Two takes on E3 2015
A veteran of 13 shows and a first-timer share their thoughts on the week that was
Last week, the Electronic Entertainment Expo was held in Los Angeles. GamesIndustry.biz sent two writers, one who had been to the show numerous times, and one who would be attending in person for the very first time. We thought it might be interesting to compare and contrast their distinct perspectives on E3 2015, and what the show means to the industry today.
My first E3 was 2001. The biggest news of the show was the reveal of Super Smash Bros. Melee for the yet-to-be-released GameCube. Much of the show floor buzz was about Take-Two Interactive's "riot simulator" State of Emergency, which had crowds of people waiting to play even as the Grand Theft Auto III kiosk on the opposite side of that display went frequently ignored.
This year's show is my 13th in attendance. The industry has changed. I've changed. And naturally, E3 has changed. It's smaller, for one thing. Kentia Hall is no longer a glorified flea market filled with dozens of different DVD case suppliers, lifelike gun peripheral importers, and the occasional industry-altering innovator (hello, Bioware; you too, Guitar Hero). Instead, it is a parking garage.
These days, there is no need for Kentia Hall because there simply aren't that many exhibitors at E3. Sony, Nintendo, and Microsoft still have massive booths, but the rest of the field has been thinned. Gone are the Kemcos, the Midways, the THQs, and this year, even the Segas. The South Hall and West Hall aren't quite as full as they were in years past. Even the advertising has become less pervasive. The Staples Center sports banners for women's pro basketball, but nothing for Tony Hawk's Pro Skater. The three towers of the Hotel Figueroa now bear an ad for a movie instead of the next big AAA blockbuster.
"The South Hall and West Hall aren't quite as full as they were in years past. Even the advertising has become less pervasive."Brendan Sinclair
Not all the changes are bad, of course. In one of my first years at the show, the outlet I wrote for hired Playboy Playmates to walk the floor handing out condoms bearing the website's name. It was a juvenile play for attention, and one that was easily ignored in a sea of similarly tacky and tasteless marketing strategies. These days, women at the show are more likely to be hosting press conferences than pole-dancing at them.
E3 is still the most exciting week of the gaming year, but it will never be what it was again. It was a console gaming festival back when console gaming made up the majority of the industry. But gaming has long since outgrown the consoles, and so too has it outgrown E3. The show is still relevant to the industry, still crucial for many of the largest players, but it is no longer comprehensive.
I have long since stopped attending E3 hoping to see the Next Big Thing. These days I hope only to see a couple good console games I'll want to buy, and perhaps a few signs that the industry is getting better in some ways, that there are still things to look forward to. In that sense, this year's show was a resounding success, even to someone who's been through this whole routine many times before.
Despite spending nine years in the games industry this was my first year actually attending. I heard the stories of the golden age of E3 when you had to wade through $100 bills to get to the big games and the horrific tales of scheduling mishaps so I considered myself prepared. I wasn't.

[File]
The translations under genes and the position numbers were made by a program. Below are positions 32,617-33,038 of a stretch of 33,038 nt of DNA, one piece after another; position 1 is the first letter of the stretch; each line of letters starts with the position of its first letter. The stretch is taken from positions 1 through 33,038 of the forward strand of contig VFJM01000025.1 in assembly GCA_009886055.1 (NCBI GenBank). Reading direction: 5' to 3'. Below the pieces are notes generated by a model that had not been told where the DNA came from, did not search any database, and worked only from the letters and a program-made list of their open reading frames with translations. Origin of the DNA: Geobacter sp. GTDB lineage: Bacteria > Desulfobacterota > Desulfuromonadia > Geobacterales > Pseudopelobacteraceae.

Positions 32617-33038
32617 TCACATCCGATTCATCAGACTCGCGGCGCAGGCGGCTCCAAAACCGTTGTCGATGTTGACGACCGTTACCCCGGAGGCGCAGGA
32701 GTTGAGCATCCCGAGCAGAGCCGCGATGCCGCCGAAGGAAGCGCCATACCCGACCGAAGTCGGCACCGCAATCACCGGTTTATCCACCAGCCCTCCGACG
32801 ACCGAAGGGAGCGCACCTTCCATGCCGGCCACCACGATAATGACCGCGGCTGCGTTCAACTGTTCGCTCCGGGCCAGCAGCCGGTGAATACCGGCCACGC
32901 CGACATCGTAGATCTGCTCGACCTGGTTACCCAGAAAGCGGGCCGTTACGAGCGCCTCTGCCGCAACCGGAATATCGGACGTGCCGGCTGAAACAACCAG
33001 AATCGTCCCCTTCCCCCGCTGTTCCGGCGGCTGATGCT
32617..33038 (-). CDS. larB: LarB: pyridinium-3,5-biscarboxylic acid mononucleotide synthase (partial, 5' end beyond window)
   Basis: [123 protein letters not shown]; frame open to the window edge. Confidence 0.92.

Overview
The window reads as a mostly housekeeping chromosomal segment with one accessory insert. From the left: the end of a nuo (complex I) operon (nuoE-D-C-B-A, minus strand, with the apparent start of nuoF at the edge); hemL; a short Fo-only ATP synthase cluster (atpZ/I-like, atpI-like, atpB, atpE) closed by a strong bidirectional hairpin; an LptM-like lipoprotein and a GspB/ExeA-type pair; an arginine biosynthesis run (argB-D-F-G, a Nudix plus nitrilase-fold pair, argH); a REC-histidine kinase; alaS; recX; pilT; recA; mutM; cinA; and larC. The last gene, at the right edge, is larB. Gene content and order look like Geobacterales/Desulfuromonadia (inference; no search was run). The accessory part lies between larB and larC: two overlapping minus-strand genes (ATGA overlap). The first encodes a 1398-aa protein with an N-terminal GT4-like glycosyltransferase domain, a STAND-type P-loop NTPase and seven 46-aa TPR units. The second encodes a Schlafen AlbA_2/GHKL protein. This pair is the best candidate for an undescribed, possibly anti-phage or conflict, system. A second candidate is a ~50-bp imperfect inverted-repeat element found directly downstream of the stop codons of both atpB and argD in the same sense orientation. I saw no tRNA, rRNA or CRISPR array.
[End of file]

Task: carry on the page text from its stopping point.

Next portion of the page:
The size of the two halls surprised me, like massive aircraft hangers with the big boys clustered front and centre and the odd neglected mobile gaming stand relegated to the back near the taco stand. The booths too were like medieval castles made of light bulbs and MDF. If you need any proof that the industry makes money you can find it on these swollen stands, staffed by hundreds of young people who shrug when you mention their CEO's name and catered like weddings.
"The attendees themselves seemed a diverse mix of super fans grabbing up the limited swag on offer, journalists from every point on the media spectrum, businessmen in suits, and people with an alarming collection of branded T-shirts from 2009."Rachel Weber
I was actually surprised to see booth babes are still a thing, in a slightly more subtle fashion but still around. I'm not talking about the cosplay models, more the girls in tiny outfits hired to drape themselves over the Mad Max car (way to miss the point of Fury Road) or the young women wearing basketball shorts endlessly posing for selfies with random men. It didn't feel like an issue as much as a sign that the idea of inclusivity has yet to filter through to a few marketing appointments.
The attendees themselves seemed a diverse mix of super fans grabbing up the limited swag on offer, journalists from every point on the media spectrum, businessmen in suits, and people with an alarming collection of branded T-shirts from 2009. It didn't feel like a trade show, the people queuing for hours to play Call Of Duty or Star Wars Battlefront seemed no different from the gamers who queue for hours at consumer shows like Gamescom or EGX.
Now that I've had my E3 initiation, I love the indies and art talks of GDC more than ever. I love big games and AAA and Peter Moore as much as the next gamer, but what E3 seems to represent more than anything is cold, hard cash. Here's the money we can spend on a booth. Here are the games that are going to make the money, that you'll see everywhere, all the time, between now and their release date. Here's Kanye West. E3 is about confirming that the big games are still big; GDC is about discovering the games you didn't know you wanted.
This industry needs both, but I know which one I prefer to attend.